The candy cane was originally a straight, hard, and all-white candy stick invented by French priests in the early 1400s. The cane shape is traditionally credited to a choirmaster at Cologne Cathedral in Germany, who, legend has it, in 1670 bent straight sugar sticks into canes to represent a shepherd's staff, and gave them to children at church services. Another theory is that, as people decorated their Yule trees with food, the bent candy cane was invented as a functional solution. Candy with red stripes first appeared in the early 1900s. Postcards before 1900s show only white colored candy canes.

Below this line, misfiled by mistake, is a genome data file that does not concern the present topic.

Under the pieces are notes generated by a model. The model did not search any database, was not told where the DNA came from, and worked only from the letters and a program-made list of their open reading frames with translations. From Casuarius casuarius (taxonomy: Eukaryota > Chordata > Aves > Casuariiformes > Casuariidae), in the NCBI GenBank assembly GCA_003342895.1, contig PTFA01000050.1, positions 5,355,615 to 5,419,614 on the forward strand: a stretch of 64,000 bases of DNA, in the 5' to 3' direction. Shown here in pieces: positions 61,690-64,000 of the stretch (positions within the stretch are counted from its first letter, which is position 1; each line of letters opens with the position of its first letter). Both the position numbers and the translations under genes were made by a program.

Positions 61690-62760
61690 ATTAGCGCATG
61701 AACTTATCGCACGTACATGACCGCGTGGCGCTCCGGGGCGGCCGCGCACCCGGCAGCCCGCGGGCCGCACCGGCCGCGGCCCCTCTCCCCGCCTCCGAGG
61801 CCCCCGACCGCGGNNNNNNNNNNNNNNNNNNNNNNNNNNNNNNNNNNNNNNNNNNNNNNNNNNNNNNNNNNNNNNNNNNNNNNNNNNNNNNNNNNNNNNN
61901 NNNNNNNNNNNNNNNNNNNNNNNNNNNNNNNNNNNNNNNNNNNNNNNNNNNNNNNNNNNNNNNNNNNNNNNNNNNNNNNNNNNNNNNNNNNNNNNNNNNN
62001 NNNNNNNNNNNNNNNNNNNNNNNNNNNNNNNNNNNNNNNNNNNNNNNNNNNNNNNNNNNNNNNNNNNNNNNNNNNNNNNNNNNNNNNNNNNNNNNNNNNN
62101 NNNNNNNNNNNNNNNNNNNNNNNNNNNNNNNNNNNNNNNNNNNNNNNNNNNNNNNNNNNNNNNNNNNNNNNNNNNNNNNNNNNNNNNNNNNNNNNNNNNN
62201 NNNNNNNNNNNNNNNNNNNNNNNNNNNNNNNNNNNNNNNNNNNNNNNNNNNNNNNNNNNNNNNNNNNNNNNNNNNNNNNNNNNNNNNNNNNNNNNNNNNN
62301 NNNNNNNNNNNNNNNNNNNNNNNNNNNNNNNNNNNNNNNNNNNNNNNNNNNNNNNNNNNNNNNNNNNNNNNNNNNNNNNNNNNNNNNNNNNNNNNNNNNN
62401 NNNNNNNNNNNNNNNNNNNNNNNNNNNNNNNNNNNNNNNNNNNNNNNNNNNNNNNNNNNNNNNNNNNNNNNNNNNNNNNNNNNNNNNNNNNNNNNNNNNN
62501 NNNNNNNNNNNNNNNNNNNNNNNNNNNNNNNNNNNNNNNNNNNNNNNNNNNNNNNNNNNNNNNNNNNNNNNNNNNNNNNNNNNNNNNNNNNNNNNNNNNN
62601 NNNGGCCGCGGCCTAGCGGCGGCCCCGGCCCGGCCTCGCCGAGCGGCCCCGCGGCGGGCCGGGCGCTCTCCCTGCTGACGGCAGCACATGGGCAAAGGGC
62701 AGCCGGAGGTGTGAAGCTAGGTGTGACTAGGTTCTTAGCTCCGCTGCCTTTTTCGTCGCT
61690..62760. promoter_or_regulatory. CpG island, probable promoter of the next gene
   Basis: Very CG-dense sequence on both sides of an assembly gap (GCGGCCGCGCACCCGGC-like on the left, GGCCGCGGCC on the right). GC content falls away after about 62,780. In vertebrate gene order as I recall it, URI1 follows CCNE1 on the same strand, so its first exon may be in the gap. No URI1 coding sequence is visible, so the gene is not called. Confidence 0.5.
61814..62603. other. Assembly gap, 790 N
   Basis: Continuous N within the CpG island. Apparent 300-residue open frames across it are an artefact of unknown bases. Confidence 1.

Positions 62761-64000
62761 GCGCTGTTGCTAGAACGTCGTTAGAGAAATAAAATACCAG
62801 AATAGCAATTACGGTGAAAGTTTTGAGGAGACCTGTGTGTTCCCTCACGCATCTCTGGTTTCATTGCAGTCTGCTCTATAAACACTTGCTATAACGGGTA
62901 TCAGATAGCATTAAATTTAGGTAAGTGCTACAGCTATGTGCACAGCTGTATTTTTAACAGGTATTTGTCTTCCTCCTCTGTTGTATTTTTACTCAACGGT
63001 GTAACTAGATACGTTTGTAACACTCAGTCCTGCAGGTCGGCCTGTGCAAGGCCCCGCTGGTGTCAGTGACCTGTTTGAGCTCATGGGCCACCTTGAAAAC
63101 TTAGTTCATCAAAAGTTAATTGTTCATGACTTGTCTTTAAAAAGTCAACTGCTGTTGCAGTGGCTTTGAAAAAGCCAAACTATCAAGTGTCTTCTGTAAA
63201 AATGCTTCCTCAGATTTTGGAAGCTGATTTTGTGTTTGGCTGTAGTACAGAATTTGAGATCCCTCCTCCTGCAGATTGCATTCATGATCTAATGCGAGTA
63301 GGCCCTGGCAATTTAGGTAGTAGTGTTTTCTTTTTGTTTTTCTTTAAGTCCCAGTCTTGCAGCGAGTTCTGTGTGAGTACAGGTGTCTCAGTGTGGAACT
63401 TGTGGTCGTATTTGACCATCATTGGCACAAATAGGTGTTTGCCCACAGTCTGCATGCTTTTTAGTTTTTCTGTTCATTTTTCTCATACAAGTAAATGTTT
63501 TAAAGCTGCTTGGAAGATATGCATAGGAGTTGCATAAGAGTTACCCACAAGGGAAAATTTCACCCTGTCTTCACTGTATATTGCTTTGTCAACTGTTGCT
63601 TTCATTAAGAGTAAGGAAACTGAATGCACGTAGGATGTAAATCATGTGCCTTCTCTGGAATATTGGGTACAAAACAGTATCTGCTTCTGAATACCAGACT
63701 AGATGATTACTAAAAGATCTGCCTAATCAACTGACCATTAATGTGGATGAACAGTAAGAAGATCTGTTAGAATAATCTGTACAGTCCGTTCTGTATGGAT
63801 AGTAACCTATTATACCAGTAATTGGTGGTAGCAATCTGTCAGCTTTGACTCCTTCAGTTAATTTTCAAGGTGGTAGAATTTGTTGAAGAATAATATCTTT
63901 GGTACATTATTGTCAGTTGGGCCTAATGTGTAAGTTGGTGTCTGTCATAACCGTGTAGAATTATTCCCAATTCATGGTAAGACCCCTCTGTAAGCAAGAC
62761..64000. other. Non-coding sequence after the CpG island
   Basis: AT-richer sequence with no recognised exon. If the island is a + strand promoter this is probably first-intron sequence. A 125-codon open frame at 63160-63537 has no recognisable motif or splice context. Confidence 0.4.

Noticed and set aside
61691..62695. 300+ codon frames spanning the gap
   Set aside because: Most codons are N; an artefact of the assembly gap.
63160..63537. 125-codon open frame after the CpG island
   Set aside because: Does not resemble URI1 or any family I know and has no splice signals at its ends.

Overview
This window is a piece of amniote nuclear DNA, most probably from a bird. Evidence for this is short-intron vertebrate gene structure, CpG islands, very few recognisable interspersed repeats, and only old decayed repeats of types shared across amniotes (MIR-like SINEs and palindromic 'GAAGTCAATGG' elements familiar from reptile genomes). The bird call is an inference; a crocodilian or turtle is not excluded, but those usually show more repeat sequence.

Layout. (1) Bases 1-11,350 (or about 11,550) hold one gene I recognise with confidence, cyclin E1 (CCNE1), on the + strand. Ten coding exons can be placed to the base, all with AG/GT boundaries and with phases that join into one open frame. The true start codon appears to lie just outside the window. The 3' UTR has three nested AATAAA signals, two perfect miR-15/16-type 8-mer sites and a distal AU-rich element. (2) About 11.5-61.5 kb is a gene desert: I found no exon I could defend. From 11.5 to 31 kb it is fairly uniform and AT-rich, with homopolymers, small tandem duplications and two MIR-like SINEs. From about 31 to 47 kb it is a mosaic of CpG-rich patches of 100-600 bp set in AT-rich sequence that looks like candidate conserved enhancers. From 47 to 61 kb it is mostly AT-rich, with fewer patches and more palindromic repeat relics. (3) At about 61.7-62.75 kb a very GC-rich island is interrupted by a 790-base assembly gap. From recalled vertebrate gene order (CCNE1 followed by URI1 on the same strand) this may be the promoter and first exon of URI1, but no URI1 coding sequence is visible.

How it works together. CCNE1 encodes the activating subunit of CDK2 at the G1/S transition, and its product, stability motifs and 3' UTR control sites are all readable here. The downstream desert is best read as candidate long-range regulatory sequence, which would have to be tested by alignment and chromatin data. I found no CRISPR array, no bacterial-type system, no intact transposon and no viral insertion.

In recent years, apocryphal origin stories for the candy cane have become popular. Usually they suggest the candy cane was invented by an American Protestant, usually described as being an unnamed candy maker in 1870s Indiana, to represent Jesus. These stories typically suggest that the white of the candy cane represents Jesus's purity, the bold red stripes represents crucifixion, and the three thin red stripes stand for the Holy Trinity. This legend further posits that the general shape is for the "J" in Jesus, as well as perhaps to resemble a shepherd's cane.